What Government Can Actually Do About Gas Prices

Over the longer term, well past this November's elections, there are some policy options would bring gasoline prices down.

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David Shulman is a retired Wall Street executive who is now a senior economist at the UCLA Anderson Forecast. He is also affiliated with Baruch College (CUNY) and the University of Wisconsin.

With the national average price for regular grade gasoline hitting $3.83 a gallon last week and well on the road to over $4.00 a gallon, the public and politicians of all stripes are screaming to do something. However, the grim reality is that government policy can't do all that much in the short run. Of course oil can be released from the strategic petroleum reserve, a step that would offer minimal short term relief. However, with tensions rising over Iran's nuclear ambitions, it hardly seems sensible to unilaterally disarm ourselves in the face of a threatened supply shock.

Simply put, the reason why government policy can do very little to bring down gasoline prices is that the price of crude oil is set on the global market. As a result, oil wherever it is produced, domestically or internationally, will find its way to the highest bidder. Moreover our domestic situation is exacerbated by the closing down of unprofitable domestic refineries. For example the giant Sunoco refinery in Philadelphia is scheduled to close this summer. As hard as it is for the public to believe, the oil refining business is unprofitable and has been for years.

[See a collection of political cartoons on gas prices.]

Nevertheless over the longer term, well past this November's elections, there are some policy options would bring gasoline prices down. While a policy of "drill baby drill" won't bring down oil prices today, over time increased production would certainly dampen future price increases. Therefore opening more public lands onshore and offshore for drilling makes sense. For example in 1996 President Clinton vetoed a bill that would have opened up a small portion of the Arctic National Wildlife Refuge for oil exploration. He argued at the time that it would take 10 years before any oil would be produced and it would have no short term effect on gasoline prices. Well, it is now 17 years later and had he signed the bill, we would be benefiting from that oil today.

Another way to bring down oil prices would be to encourage a greater integration with the vast oil sands reserves in Canada. Remember that Canada's oil reserves are roughly equal to that of Iran's! It is for this reason that President Obama's decision to hold up the Keystone XL Pipeline was a bad one.

A more creative way to relieve the pressure on gasoline prices would be to encourage heavy duty trucks to switch from diesel fuel to cleaner burning natural gas. Indeed a fuel conversion program would free up both crude oil and refining capacity to make more gasoline and it would make natural gas a bridge fuel to more alternative sources of energy in future.

[Read the U.S. News debate: Is Fracking a Good Idea?]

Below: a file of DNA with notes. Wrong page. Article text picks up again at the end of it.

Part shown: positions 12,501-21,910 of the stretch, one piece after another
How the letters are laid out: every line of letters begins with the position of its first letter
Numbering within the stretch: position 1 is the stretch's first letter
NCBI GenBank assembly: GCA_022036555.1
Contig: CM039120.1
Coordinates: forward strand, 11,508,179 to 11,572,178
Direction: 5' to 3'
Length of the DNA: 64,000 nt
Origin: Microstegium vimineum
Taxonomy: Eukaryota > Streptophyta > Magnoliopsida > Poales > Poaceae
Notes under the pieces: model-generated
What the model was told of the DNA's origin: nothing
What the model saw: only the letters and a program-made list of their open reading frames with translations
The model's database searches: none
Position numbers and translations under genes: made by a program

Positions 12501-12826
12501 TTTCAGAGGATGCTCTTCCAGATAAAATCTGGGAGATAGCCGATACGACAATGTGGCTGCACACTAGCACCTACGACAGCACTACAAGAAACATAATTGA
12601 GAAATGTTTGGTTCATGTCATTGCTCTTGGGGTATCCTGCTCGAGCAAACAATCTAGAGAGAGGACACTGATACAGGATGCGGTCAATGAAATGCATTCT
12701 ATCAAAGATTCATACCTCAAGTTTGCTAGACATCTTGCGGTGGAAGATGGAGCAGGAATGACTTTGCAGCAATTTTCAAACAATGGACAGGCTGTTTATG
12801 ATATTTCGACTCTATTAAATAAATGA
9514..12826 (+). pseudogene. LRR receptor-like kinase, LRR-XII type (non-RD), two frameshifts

It goes without saying a natural gas conversion program would require an expensive new infrastructure, but with natural gas prices at a 10 year low such a proposal requires thoughtful consideration. Moreover natural gas prices are likely to remain low because the United States is awash in the fuel as result of the new hydraulic fracturing technology that is once again making Pennsylvania and Ohio large hydrocarbon producing states. The crucial distinction between natural gas and oil is that because of high transportation costs, the price of natural is set locally rather than globally.

What about alternative fuels and conservation as parts of a long run solution? They do have a role to play. Increased fuel economy standards have worked over the past 40 years to reduce gasoline demand and will continue to do so. Also alternative fuels in the very long run will have a role to play, but to believe that you can turn a switch and bring into being, for example, the widespread use of algae-based automobile fuels you would have to be captured by the siren calls of faith-based environmentalism. What about electric cars? Progress is being made, but we still have a long way to go and note that although electric vehicles would reduce the demand for gasoline, the electricity needed to recharge the batteries is not immaculately conceived.

[See a collection of political cartoons on energy policy.]

Having taken part in the first Earth Day in 1970 and waited in two hour gas lines in 1973 and 1979, I have seen politicians make all kinds of promises to reduce our dependence on foreign oil in particular and fossil fuels in general. We know that most politicians do not believe in reducing our dependence on foreign oil because they have worked to restrict domestic production and have refused to increase gasoline taxes to discourage consumption.  As to our dependence on high carbon fossil fuels, I am still waiting for solar and wind power to become economic. I have been waiting 40 years and probably will continue wait.